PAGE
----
But the one concept that troubles me the most, in Clemenger’s reasoning and analysis, is evidenced in this statement by the author,
For a religious organization to endorse a political candidate or a party would create confusion for a watching world. Church and state are distinct institutions with different purposes.
Let me repeat that, “…Church and state are DISTINCT institutions with different purposes.” To me, that is another way of stating that the Church and the state are to be considered as separate institutions.
There we go again, here is the LIE that so many Canadians and Americans believe – Separation of Church and state, and somehow that is part of our respective belief system(s) and Federal Constitutions.
The truth is that the FALSE concept of Separation of Church and state, espoused often by the court systems in both the US and Canada, CANNOT be found in the writings of either Constitution. In fact, the opposite is true, especially in Canada.
According to Stephen Harper, former Prime Minister of Canada, and an Evangelical Christian:
…separation of Church and state is an American constitutional concept and does not apply to the Canadian constitution. He went on to say that separation of church and state in Canada has meant, traditionally, that the government will not interfere with religion.
There are no clauses in the Constitution Act (BNA Act) of 1867 that separate Church and state. Indeed, our Head of State, the Monarchy, is also the Head of the Church of England and Defender of the Faith. Since that Monarchy is directly involved with the Church of England and, by extension, the Anglican Church of Canada, the best the Crown can do is to tolerate all other churches in Canada.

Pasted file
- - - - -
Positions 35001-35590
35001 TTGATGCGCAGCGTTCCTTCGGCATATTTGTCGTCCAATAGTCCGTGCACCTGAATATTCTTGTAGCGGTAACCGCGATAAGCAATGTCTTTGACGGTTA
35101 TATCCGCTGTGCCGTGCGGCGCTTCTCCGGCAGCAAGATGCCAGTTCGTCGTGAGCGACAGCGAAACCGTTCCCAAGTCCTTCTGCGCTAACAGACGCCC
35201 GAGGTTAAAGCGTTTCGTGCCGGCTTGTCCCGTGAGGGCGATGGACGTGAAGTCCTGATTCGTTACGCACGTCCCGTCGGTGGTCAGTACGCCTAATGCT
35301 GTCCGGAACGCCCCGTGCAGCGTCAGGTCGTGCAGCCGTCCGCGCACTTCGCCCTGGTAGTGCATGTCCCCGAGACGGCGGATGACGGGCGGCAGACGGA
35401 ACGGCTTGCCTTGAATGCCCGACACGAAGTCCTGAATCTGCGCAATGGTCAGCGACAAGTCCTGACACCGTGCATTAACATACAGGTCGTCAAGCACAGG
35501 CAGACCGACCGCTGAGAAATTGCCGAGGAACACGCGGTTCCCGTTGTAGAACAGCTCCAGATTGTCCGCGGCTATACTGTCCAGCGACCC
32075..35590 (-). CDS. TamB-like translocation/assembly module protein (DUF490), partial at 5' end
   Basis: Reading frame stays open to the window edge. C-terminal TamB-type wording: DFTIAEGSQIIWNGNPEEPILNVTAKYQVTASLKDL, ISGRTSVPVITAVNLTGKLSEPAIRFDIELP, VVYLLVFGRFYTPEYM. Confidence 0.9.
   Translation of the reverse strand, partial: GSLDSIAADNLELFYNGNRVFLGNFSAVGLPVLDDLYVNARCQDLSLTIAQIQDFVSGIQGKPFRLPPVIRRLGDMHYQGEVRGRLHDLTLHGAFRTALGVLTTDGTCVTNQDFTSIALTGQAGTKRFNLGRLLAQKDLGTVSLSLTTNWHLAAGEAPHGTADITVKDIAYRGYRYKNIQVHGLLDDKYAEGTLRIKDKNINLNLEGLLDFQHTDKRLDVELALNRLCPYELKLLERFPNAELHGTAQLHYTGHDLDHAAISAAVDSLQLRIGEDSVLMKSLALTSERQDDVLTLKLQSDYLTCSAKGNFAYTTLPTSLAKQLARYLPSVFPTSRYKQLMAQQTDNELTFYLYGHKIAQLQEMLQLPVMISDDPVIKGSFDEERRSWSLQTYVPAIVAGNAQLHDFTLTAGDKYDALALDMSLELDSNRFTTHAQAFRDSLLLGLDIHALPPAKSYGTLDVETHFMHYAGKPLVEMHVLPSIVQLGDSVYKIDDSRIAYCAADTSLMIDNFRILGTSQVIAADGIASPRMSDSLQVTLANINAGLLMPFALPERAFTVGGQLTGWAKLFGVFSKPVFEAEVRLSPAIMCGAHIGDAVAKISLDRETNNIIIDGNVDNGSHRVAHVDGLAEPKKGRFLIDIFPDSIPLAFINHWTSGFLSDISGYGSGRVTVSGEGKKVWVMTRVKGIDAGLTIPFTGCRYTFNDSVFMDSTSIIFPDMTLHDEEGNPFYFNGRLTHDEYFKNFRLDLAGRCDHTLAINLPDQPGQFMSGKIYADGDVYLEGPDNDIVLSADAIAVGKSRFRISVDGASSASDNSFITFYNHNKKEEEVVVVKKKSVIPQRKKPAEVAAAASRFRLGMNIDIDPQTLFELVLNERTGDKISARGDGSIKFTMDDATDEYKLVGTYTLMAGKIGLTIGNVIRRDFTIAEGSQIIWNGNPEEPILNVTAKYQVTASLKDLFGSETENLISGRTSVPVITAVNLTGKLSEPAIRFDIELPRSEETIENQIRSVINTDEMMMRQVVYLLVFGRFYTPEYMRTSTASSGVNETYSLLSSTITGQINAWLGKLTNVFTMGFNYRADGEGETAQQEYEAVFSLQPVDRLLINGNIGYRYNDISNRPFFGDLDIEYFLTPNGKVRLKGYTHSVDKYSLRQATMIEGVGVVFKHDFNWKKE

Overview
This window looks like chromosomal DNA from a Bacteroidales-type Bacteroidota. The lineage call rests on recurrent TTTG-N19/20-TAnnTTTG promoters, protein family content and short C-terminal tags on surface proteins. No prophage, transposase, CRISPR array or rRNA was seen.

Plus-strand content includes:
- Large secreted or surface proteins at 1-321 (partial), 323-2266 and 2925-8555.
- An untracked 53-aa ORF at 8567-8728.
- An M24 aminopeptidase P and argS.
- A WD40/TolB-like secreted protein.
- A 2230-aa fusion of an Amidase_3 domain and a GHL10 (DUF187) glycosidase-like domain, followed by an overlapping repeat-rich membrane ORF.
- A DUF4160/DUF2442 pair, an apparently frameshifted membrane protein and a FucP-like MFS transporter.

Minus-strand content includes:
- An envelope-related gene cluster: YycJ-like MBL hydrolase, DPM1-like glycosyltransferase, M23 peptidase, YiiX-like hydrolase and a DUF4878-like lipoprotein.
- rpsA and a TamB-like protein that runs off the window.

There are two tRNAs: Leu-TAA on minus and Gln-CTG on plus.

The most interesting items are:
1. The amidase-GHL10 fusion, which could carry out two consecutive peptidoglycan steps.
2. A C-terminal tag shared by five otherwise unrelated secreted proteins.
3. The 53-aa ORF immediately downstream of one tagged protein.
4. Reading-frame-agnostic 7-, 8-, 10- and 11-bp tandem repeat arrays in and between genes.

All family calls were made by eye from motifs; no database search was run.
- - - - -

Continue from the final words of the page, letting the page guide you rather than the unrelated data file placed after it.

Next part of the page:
Harper was vague or incorrect in his assumption that separation of Church and state is an American concept. According to an article written by Shane Idleman in charismanews,
The Courts have used the infamous “separation” phrase to ban religious activities, primarily those promoting Christian principles. Sadly, many believe that “separation of church and state” appears in the Constitution, when, in reality, the phrase does not appear anywhere in the Constitution. Be very clear on this point, especially if you are a student in a public school or university, or even a “Christian” university.
Thomas Jefferson, author of the Declaration of Independence, used the phrase in 1802 in a private letter written to the Baptist Association of Danbury, Connecticut.
The Baptists feared that the government might someday try to regulate religious expression. Ironically, we are seeing this today. This is crucial in understanding the spirit in which the First Amendment was written. In other words, the Colonists, like the Pilgrims, did not want the government imposing a national religion or denomination on the people—they wanted to worship freely. Mr. Jefferson wisely agreed with them, as did many of the other Founders. His statement was intended to protect religious expression by building a wall of separation between the church and the state; solidifying the fact that the federal government could not strike down religious freedoms.